• Journey mapping: I often write about starting with assumptive maps, but another approach to mapping is to get out there with your customers and do the jobs they are trying to do; capture the steps, the emotions, the desired outcomes, and more.
  • Double jacking/call monitoring: this is a very-specific/tactical example of how to uncover customer support call issues or to help others understand both the customer and the employee experience for this type of interaction and role. An employee sits with a customer service rep and listens to customer calls.
  • Mystery shopping: shop your own organization; you don't have to be a retail operation to do this. "Shopping" can be calling your customer support line or your reception/main office line. Shopping can take many forms, and it allows you to experience the organization as customers would.
As you're undertaking these exercises, remember that there are different employee and customer types. People are different, and so their experiences are, too. For example, you can't forget that the experience for a disabled customer or employee, e.g., perhaps in a wheelchair, will be completely different from the customer or employee who is not disabled. Experience it all.

If you want to put a label or category on each of these exercises, I'd simply call them "Walking in Your Customers' (or Employees') Shoes." In reality, they are all different ways of doing the same thing and getting to the same outcomes: developing empathy, clarity, understanding, and awareness; understanding jobs to be done and how those are going; learning; identifying issues (effort, efficiency, effectiveness) and root causes; helping others; developing appreciation for what they are doing or trying to do; and more.

With that information, with that knowledge, leaders can formulate improvement plans and then execute.

Go to the place where it all happens. Go and see for yourself. It will be time well spent!

You can observe a lot by just watching. -Yogi Berra


Thursday, July 14, 2016

Generating Insights for Better Product Development - Part 1

Image courtesy of Mr. Attacki
Today I'm pleased to share part one of a two-part guest post by Paul Laughlin.

I often write about topics like better target marketing or marketing effectiveness measurement. So it seems like a natural next step to cover how to ensure you develop the right stuff to market in the first place. Do you know how to generate insights to do this?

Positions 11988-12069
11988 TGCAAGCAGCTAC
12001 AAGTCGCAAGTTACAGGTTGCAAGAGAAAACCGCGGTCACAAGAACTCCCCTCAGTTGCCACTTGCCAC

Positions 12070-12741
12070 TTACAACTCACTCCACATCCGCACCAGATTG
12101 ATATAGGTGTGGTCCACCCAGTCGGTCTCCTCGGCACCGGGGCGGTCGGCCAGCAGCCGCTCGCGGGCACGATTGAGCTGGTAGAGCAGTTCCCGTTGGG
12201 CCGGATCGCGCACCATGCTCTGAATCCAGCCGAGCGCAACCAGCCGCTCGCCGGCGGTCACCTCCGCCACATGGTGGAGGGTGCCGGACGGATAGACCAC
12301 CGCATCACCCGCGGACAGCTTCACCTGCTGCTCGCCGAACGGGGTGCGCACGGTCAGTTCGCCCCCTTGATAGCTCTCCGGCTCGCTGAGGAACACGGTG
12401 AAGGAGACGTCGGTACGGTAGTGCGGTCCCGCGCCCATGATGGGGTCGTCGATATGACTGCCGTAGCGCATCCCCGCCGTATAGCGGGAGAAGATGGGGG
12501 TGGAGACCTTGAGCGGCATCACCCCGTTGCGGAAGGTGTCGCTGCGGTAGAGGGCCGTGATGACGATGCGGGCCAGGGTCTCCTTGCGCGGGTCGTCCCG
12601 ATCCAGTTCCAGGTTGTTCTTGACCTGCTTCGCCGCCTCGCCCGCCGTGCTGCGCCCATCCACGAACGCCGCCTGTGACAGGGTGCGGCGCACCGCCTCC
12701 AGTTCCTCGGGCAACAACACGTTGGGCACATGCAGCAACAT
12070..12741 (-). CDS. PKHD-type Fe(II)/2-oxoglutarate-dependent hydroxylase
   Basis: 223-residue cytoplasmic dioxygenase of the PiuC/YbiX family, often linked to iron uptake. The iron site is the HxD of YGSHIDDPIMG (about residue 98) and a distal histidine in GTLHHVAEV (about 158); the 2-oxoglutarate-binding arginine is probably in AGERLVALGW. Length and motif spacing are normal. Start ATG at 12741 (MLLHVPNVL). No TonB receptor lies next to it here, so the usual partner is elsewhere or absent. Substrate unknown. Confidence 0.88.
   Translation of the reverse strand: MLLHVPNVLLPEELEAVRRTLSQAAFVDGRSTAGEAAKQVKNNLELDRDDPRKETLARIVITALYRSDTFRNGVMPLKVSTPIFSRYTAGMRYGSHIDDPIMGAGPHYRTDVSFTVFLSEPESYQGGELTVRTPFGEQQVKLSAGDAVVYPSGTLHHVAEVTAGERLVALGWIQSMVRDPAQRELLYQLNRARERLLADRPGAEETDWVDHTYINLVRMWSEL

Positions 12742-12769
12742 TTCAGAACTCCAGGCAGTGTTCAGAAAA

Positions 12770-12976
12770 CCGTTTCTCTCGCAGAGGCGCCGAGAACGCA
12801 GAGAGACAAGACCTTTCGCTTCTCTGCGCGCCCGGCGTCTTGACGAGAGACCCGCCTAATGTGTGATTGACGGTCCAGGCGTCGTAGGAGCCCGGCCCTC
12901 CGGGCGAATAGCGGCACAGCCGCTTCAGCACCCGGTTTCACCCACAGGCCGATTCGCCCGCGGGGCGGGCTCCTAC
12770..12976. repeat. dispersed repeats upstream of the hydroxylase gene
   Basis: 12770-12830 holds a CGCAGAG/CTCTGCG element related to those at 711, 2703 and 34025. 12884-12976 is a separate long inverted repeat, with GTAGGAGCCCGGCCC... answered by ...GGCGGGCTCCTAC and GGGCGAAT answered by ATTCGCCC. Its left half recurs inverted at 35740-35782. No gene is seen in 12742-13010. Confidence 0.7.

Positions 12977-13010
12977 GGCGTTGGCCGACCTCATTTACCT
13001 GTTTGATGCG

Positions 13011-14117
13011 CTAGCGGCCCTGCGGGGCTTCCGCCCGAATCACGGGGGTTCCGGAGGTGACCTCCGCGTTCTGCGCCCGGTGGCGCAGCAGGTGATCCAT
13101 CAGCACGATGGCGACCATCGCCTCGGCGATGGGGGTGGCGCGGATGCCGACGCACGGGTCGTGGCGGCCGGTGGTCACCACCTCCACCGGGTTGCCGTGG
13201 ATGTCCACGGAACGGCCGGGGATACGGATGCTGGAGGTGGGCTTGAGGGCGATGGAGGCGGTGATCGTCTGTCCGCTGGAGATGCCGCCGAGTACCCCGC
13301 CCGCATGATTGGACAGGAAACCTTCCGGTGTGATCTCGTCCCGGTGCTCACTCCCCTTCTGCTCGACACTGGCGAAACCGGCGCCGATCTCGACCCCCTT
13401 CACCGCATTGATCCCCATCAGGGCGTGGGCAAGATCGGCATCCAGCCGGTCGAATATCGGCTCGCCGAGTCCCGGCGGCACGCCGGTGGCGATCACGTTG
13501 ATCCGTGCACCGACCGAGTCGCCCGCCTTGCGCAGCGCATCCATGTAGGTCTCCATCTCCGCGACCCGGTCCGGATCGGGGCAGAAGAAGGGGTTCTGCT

Are you working effectively with your proposition development colleagues? Do you both agree on the need for customer insight-guided design?

Perhaps in these times of companies falling over each other to have the most customer-centric strategies, you may feel inundated with requests for deeper or richer insights that provide a platform for proposition developers to start designing.

Does Customer Insight have a role to play in guiding design of propositions your target customers will want, need, and actually use?

From my experience, the answer is yes. (This is also another marketing area badly in need of holistic customer insight rather than assuming only research or only analytics will do).

That said, ironically, I’ve found that this is a skill where sectors rich in behavioral data (like financial services) can learn from those who have been much more limited in consumer data and have had to rely more on research and combining imperfect data sources.

Many leaders will be familiar with the renowned expertise in marketing that has been taught for years in FMCG firms like Unilever or Proctor & Gamble. Brand marketers have probably also heard of the marketing capability built at Diageo and the best practice that their "Diageo way" offers in  fields like marketing effectiveness measurement and generating the insights needed to develop the right products and services. For those of you interested in the marketing culture that led to such capabilities, this interview with Philip Almond (before he moved to the BBC) is still worth a read.

To generate such a customer insight, which if acted upon effectively has the power to motivate consumers to buy/retain/use your new products or services, requires more than just a superficial approach.

How do they do it? Where should you start?

Here’s a simple overview, just to whet your appetite. In summary, a collaborative approach bringing together multiple teams from across your business in structured workshops, using material curated by your insight teams, has huge potential. I’ve seen this approach work well with multiple clients, and it often involved something like the following six steps:
  1. Identifying priority opportunities (consumer needs or ‘jobs to get done’)
  2. Identify key consumer questions/challenges/barriers
  3. Big ‘brown-paper exercise’
  4. Identify convergence of evidence/themes/understanding